For bacteriological examination milk sample collection is required. While taking sample from cow teats towards sample collection were sampled first and then the far side ones. The first 3 to 4 streams of milk were discarded as it may complicate the diagnosis. After collection, the sample is subject to bacterial culture and isolation within 7 to 10 days [28].

As described by [61-63] aseptic procedures for collecting quarter milk samples were followed. The time chosen for milk sample collection was before milking. Udders and especially teats were cleaned by antiseptic’s and water and dried before sample collection. Each positive CMT milk sample was collected separately to avoid confusion and cross contamination and was subject to laboratory for routine bacteriological investigation and cultured onto 10% sheep blood agar and MacConkey agar plates [62,64].

The suspected colonies could be identified morphologically, microscopically, biochemically and culture with fine bacterial growth were considered as positive and those with no visible growth taken as negative [65].

Direct microscopy

The milk sample was centrifuged and stained smear made from the deposit. A Gram stain was used routinely. The ZehilNeelson staining was performed for rare cases when bacteria such as M. bovis are suspected.

Biochemical tests

For the primary isolation and identification of Mastitis causing microorganisms, colony size, shape, color, pigmentation, hemolytic characteristic, gram’s reaction, oxidase, O-F tests were performed. After these colonies were sub cultured to different media, such as Mannitol salt agar, MacConkey agar (Oxiod, Hampshire, England), Edward’s medium (Oxiod Hampshire, England), Eosin methylene blue medium (EMB) (Oxiod, Hampshire, England) to get a pure culture and the secondary biochemical tests such as, coagulase test, urease test, IMVIC tests, sugar tests were done for bacterial species identification. The procedures for the identified pathogens were referred from.

Conclusion and Recommendations

Mastitis is still a major problem to farms and the review findings suggested that Mastitis is one of important disease of dairy cattle. Subclinical form is the most prevalent type of Mastitis in Ethiopia. Stage of lactation, parity, age, breed inadequate hygienic condition of dairy environment, and milking hygiene were the most important risk factor contributing to the prevalence of Mastitis. In cow diagnosis of Clinical Mastitis is based on the appearance of abnormally appearing milk while diagnosis of Subclinical infection is more problematic since the milk appears normal but usually has an elevated somatic cell count. Diagnosis of Subclinical Mastitis can be made in a variety of ways including direct measurement of the somatic cell count (SCC) level or indirectly by performing a California Mastitis test (CMT) on suspected quarters. Several causative agents of Mastitis were reported in Ethiopia. Staphylococcus aureus, Streptococcus agalactiae and E. coli were observed to be the major causes of Mastitis.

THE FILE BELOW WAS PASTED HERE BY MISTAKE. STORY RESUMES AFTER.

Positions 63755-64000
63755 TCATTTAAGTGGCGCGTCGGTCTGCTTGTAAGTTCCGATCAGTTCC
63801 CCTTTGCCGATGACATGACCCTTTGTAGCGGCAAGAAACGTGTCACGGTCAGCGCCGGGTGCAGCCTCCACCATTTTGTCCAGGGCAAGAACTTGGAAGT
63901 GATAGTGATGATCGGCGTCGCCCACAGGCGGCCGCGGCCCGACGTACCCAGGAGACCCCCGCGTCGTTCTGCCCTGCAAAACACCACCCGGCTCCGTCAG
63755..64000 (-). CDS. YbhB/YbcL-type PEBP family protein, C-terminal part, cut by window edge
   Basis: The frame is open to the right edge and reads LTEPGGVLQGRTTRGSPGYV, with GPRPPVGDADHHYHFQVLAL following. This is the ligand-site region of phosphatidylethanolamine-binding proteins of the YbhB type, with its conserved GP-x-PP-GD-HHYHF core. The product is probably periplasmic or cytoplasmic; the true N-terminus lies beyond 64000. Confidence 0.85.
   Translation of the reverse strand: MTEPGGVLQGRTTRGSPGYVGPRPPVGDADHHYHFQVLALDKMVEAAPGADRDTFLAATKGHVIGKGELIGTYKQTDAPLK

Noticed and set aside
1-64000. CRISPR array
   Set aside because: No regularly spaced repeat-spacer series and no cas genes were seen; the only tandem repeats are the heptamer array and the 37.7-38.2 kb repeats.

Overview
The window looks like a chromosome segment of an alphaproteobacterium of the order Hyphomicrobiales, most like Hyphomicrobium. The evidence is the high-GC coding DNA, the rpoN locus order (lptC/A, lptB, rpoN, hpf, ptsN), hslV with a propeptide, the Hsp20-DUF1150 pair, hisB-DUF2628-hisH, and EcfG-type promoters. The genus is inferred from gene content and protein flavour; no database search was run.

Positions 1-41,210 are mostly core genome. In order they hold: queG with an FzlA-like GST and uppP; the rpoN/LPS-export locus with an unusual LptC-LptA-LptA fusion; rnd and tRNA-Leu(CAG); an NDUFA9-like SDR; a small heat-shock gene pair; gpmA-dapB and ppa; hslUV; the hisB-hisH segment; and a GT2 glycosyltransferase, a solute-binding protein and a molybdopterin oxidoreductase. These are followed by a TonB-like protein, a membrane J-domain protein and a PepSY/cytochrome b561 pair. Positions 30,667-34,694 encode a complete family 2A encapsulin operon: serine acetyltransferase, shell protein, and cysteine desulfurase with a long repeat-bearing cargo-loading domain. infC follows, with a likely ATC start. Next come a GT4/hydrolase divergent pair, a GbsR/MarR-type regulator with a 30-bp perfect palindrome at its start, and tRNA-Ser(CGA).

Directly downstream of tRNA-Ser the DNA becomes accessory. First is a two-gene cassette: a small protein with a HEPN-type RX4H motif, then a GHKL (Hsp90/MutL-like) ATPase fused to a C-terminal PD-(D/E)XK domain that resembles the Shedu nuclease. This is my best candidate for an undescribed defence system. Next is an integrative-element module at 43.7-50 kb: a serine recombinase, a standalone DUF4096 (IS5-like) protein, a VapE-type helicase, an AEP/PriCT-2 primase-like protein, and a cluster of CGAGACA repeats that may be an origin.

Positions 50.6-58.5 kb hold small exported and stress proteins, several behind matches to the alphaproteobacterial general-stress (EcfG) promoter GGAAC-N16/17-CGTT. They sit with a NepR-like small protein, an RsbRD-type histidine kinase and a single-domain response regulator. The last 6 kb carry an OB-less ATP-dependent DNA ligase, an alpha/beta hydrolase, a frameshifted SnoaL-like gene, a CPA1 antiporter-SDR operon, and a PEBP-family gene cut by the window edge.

Having the above conclusions, the following recommendations are forwarded:

• Regular screening for early detection and treatment, follow up of chronic case, and control of subclinical Mastitis are recommended to alleviate the problem.

• Adequate research has to be made to figure out the prevalence at country level and take appropriate control measures.

• The sub clinical Mastitis which is highly prevalent and economically important should gain attention. In this regard awareness should be created on the importance of this type of Mastitis to farmers.

• Poor milking, environmental and personnel hygiene should be avoided in order to prevent cross contamination and increased chance of infection.

A detailed research regarding the prevalence and risk factors distribution of the disease should be made which enable effective control measures.

References

Citation: Ismael A (2018) Epidemiology of Bovine Mastitis in Ethiopia. J Vet Med Health 2: 104.

Copyright: © 2018 Ismael A. This is an open-access article distributed under the terms of the Creative Commons Attribution License, which permits unrestricted use, distribution, and reproduction in any medium, provided the original author and source are credited.